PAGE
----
Thursday, 29 August 2013

Xenia Cage; the 31 Women number 20, her birthday is 28 August

Xenia Cage - 28 August 1913 Juneau, Alaska – d .1995 New York.

Xenia Andreyevna Kashevaroff Cage is not an forgotten artist, she is an unknown artist. She had a brief window of recognition from 1943 to 1945, though she was highly creative throughout her lifetime; she was a painter, sculptor, musician, designer, book binder, craft worker and conservator. She is one of those talented and versatile women who are routinely ignored, their careers over-shadowed by famous male partners. In Xenia’s case this was composer and writer John Cage, who was as revolutionary in the field of modern music as Marcel Duchamp had been in modern art. Xenia’s contribution in both fields has vanished during the creation of the John Cage mythology.

Xenia Cage, photograph
courtesy of Jennifer Page
So complete was this disappearance, even during Xenia’s lifetime, that Whitney Chadwick, academic champion of women in modern art in her 1985 book Women Artists and the Surrealist Movement mentioned John Cage but seemed unaware of Xenia. Chadwick was not alone. Cage scholars continue to treat the marriage as insignificant, yet Xenia collaborated with Cage for more than ten years, even after their divorce and he dedicated several pieces of music to her.

John and Xenia were both active participants in a radical cultural scene in the USA during the 1930’s and 1940’s, but Xenia’s participation in the world of modern music is still largely un-researched and the only significant acknowledgement of her contribution to modern art came in 2005.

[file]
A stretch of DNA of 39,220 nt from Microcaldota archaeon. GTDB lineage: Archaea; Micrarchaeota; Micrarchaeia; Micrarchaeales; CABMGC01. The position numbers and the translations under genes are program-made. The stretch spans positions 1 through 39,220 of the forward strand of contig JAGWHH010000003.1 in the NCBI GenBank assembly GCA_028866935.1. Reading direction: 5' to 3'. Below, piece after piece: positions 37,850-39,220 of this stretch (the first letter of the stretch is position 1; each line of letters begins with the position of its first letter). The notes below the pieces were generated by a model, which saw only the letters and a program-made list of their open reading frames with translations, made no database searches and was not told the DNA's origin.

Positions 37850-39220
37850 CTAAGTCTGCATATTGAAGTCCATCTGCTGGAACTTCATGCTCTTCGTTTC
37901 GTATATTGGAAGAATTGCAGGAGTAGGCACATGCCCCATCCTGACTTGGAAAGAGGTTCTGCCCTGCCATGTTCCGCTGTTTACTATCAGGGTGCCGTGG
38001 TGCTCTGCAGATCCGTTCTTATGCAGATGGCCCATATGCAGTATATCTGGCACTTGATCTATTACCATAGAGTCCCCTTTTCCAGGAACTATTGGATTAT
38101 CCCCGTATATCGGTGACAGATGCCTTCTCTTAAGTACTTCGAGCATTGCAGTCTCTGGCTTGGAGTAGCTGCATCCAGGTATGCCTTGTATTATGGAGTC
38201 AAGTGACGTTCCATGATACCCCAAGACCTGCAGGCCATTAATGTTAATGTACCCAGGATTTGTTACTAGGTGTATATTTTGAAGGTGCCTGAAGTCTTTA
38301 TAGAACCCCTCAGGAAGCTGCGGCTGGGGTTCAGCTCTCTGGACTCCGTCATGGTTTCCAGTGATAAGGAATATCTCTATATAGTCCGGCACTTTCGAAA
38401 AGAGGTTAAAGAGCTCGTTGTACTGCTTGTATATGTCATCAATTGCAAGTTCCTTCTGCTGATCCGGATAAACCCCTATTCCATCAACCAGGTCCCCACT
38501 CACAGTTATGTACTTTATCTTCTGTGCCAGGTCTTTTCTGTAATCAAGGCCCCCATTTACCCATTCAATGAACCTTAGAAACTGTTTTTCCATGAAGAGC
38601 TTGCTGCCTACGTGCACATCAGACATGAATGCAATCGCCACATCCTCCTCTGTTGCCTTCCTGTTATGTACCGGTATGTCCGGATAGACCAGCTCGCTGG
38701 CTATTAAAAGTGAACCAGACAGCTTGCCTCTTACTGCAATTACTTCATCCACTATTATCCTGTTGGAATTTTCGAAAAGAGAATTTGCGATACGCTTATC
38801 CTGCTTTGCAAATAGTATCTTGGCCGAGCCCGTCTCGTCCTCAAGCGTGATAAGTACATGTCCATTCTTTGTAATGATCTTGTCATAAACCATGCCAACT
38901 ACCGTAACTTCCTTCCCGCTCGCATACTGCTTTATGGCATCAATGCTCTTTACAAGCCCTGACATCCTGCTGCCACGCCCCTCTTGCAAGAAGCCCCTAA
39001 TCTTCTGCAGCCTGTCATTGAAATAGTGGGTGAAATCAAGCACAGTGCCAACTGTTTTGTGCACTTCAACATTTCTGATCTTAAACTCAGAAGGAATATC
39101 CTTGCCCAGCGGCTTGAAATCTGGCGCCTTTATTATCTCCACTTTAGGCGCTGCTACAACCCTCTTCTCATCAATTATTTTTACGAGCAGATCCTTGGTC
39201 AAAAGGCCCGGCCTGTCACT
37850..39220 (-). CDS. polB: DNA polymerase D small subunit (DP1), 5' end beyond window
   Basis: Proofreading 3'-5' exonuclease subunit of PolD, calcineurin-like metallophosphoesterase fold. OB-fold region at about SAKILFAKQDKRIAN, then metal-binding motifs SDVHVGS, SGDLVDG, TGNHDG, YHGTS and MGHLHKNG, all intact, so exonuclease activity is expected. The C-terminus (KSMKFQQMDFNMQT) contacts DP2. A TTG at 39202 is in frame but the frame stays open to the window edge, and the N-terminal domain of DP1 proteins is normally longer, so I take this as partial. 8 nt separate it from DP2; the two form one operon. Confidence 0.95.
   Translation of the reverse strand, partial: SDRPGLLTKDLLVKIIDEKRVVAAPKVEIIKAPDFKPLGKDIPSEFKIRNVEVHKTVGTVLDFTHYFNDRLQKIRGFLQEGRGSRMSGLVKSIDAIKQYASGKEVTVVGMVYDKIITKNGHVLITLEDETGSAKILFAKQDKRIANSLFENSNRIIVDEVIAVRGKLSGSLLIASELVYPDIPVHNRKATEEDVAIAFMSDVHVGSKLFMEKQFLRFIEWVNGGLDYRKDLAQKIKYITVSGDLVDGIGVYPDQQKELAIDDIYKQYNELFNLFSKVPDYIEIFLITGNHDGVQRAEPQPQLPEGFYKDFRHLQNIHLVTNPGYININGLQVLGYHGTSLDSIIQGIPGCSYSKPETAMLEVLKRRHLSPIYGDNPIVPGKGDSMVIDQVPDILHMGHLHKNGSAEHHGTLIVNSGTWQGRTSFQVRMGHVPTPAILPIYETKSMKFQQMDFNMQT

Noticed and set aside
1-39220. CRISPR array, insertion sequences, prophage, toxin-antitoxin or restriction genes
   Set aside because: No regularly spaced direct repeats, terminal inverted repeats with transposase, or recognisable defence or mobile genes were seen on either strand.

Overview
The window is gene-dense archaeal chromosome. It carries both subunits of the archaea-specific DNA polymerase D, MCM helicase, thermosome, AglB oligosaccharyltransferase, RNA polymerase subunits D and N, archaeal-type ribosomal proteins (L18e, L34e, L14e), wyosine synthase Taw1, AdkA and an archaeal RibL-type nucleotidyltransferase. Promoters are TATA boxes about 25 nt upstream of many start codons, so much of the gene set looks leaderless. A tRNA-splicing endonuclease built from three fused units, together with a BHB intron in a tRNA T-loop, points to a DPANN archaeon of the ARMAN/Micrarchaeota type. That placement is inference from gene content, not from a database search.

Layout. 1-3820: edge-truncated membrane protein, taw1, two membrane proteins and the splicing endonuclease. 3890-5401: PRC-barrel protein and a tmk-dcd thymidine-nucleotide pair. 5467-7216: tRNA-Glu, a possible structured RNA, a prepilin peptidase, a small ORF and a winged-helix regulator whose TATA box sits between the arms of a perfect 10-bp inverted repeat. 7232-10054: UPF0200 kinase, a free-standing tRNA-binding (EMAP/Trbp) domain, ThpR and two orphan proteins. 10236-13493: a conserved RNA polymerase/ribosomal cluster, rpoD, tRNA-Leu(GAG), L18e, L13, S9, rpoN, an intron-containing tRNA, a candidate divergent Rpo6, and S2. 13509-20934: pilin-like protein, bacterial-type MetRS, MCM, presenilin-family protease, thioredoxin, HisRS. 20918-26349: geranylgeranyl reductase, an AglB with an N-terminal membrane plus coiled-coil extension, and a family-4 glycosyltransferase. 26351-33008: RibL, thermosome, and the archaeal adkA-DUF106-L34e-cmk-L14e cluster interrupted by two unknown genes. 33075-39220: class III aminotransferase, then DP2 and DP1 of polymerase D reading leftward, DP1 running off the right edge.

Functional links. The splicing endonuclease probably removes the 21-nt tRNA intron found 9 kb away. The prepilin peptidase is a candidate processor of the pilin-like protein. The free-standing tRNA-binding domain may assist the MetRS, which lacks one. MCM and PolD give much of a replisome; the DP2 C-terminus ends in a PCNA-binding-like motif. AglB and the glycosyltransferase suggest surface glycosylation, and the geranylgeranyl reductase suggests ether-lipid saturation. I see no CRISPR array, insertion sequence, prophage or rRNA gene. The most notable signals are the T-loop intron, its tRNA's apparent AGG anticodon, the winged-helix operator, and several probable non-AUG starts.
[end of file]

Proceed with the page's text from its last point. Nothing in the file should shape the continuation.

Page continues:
The full extent of Xenia Kashevaroff Cage’s career as a visual artist remains obscure, her own art works have proved very hard to trace. She is in New York's  Metropolitan Museum of Art, but only as the subject in photographs by Edward Weston.  One small painting by Xenia is in a public collection in her home state Alaska, any other works which survive are either in private hands or possibly attributed to someone else as, like many among the 31 Women, Xenia often collaborated with others. In her case these included artists Wolfgang Paalen, Marcel Duchamp and Joseph Cornell, dancers and choreographers Jean Erdman and Merce Cunningham, as well as John Cage and other musicians.

Xenia Cage was described by Penelope Rosemont as being on the ‘cutting edge of surrealism in sculpture’. There is no record of what became of the abstract mobile that Xenia showed at the Exhibition of 31 Women, it was an elegant, fragile thing made from balsa wood and rice paper strung on slender wires. The first recorded public view of one of her mobiles was on 14 May 1941, when the Cage Percussion Players performed in San Francisco. Xenia decorated the performance space with a large balsa wood and rice paper mobile beneath which the musicians, including Xenia herself, performed - the movement and shadows cast by the mobile were an intrinsic part of the show. It's probable that Xenia was creating mobiles before this time, but none are known to have survived, even photographs are scarce.